Find all integer solutions to $x^{2}+8xy+25y^{2}=225 \tag 1$

$(1)$ can be written as $$(x+4y)^2 + (3y)^2 = 15^2$$

This reduces the problem to a matter of generating pythagorean triples. I'm thinking that Euclid's method would be useful, but it's not immediately obvious to me how to use it.


Consider the quadratic equation $$x^2 + 8xy + 25y^2 - 225 = 0$$ where $x$ is the unknown. Compute $$\frac{\Delta}{4} = 16y^2 - 25y^2 + 225 = 225 - 9 y^2.$$ Then $x$ is an integer if and only if the discriminant is a perfect square.

Notice that $9 \cdot 5^2 = 225 = 0$, therefore $-5 \le y \le 5$. Now check for which $y$ the discriminant is a perfect square, and then compute the solutions for both $x$ and $y$.

  • $\begingroup$ How do you arrive at the inequality from the observation that $9(5^2) = 225$? $\endgroup$ – Airdish Sep 4 '16 at 17:53
  • $\begingroup$ If $\lvert y \rvert > 5$, then $225 - 9 y^2 < 225 - 9 \cdot 25 < 0$, and $\Delta < 0$ implies that the equation has no solutions for $x$. $\endgroup$ – Luca Bressan Sep 4 '16 at 17:54
  • $\begingroup$ Ah I see, this is really nice. Do you have any ideas on whether my approach is a dead end without brute force? $\endgroup$ – Airdish Sep 4 '16 at 17:55
  • $\begingroup$ Looking at your equation $(x + 4y)^2 + (3y)^2 = 15^2$, you could still have obtained that $-5 \le y \le 5$. From then, I think brute force is necessary, but it's not that much of a burden since there are few values to check. In fact, my approach is almost the same as yours; I would say it's simply more mechanical. $\endgroup$ – Luca Bressan Sep 4 '16 at 17:58
  • $\begingroup$ How would I obtain the inequality from my approach? $\endgroup$ – Airdish Sep 4 '16 at 18:00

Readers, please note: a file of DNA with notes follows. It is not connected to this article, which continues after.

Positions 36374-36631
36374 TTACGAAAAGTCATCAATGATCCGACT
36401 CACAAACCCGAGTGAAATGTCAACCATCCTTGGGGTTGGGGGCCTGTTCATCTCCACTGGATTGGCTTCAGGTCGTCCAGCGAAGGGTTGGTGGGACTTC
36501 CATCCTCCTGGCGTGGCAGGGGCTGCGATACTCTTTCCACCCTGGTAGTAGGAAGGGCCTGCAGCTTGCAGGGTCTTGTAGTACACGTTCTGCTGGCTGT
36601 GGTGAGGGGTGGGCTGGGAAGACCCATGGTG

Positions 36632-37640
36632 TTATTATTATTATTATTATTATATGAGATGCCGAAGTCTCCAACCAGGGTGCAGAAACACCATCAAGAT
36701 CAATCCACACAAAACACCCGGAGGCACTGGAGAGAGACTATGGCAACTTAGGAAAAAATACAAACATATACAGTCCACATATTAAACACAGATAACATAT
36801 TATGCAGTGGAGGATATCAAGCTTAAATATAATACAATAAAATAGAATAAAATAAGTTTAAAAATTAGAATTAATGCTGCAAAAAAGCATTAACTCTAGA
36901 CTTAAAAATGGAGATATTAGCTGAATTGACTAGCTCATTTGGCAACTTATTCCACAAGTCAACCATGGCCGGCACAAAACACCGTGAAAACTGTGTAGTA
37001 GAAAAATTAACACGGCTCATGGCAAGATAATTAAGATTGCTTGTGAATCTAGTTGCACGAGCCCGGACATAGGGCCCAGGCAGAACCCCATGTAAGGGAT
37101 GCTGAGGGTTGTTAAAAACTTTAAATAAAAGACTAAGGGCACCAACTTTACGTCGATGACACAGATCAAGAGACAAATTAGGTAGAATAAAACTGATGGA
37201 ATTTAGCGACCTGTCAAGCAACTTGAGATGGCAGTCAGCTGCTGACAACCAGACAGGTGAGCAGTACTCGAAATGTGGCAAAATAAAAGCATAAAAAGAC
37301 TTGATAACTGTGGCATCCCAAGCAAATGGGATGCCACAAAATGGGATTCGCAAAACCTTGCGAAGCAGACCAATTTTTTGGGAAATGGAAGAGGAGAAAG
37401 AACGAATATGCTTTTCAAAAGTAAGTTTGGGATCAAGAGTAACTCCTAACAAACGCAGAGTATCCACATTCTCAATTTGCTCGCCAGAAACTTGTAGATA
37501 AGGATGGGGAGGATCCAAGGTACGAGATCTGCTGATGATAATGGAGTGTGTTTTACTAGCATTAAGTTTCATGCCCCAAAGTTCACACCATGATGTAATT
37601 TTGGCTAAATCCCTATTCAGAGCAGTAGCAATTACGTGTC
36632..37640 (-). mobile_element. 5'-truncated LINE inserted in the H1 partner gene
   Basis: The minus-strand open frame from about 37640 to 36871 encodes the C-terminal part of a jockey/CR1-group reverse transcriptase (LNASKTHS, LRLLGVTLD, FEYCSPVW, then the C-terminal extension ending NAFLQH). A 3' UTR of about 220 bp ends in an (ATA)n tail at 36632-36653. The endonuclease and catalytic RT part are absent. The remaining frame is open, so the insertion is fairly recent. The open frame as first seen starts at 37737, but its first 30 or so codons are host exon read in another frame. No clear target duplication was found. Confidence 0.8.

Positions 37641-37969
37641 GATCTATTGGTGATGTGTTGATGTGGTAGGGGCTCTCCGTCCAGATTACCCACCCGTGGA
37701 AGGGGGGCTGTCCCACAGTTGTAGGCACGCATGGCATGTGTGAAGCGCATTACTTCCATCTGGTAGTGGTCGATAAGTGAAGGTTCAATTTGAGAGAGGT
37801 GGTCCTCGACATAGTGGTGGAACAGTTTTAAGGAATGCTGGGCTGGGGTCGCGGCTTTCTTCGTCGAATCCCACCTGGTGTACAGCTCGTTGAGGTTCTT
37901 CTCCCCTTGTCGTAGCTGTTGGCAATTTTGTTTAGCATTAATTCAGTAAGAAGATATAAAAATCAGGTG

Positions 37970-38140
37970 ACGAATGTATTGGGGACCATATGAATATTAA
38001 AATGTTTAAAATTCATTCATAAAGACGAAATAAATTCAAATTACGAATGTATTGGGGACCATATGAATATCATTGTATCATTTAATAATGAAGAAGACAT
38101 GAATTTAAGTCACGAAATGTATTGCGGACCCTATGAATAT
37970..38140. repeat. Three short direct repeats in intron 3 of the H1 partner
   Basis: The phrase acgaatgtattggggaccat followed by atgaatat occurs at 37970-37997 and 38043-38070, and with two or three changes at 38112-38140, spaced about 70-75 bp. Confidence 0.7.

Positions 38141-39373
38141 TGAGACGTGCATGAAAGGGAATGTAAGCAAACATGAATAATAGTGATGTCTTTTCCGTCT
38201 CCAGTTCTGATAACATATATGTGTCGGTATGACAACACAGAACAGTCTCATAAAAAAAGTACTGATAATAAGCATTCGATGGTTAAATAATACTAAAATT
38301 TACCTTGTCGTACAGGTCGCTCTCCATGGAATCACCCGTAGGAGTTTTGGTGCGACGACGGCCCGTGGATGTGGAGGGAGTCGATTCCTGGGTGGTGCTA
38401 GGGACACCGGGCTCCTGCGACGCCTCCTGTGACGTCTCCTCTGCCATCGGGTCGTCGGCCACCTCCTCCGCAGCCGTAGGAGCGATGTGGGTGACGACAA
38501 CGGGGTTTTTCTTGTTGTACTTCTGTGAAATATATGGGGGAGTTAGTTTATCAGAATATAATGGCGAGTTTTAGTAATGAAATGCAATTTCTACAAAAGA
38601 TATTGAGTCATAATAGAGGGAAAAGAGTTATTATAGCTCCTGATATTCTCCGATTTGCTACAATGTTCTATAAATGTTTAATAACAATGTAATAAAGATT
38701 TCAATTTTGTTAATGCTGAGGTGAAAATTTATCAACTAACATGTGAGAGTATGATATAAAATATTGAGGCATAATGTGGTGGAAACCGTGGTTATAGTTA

Note that :-

$$15^2=9^2+12^2$$ is true.


  • $\begingroup$ More preferable than just an answer would be a method which I'd be able to apply in other scenarios. $\endgroup$ – Airdish Sep 4 '16 at 17:38
  • $\begingroup$ @Airdish You cannot have a general brute force formula for solving all these types of question because this is a two variable equation but you only have one equation.Generally we need to have that many equations as the number of variables.For solving a $3$ variable equation,you would be provided with three equations which satisfy the same condition....so you must apply some intuition and trick... $\endgroup$ – tatan Sep 4 '16 at 17:41
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    $\begingroup$ Maybe there are solutions using $15^2+0^2$? The danger in just finding something that works ad hoc is you miss other possibities. I have mis-solved plenty of Sudoku puzzles by falling into that trap :-S . $\endgroup$ – Oscar Lanzi Sep 4 '16 at 18:04

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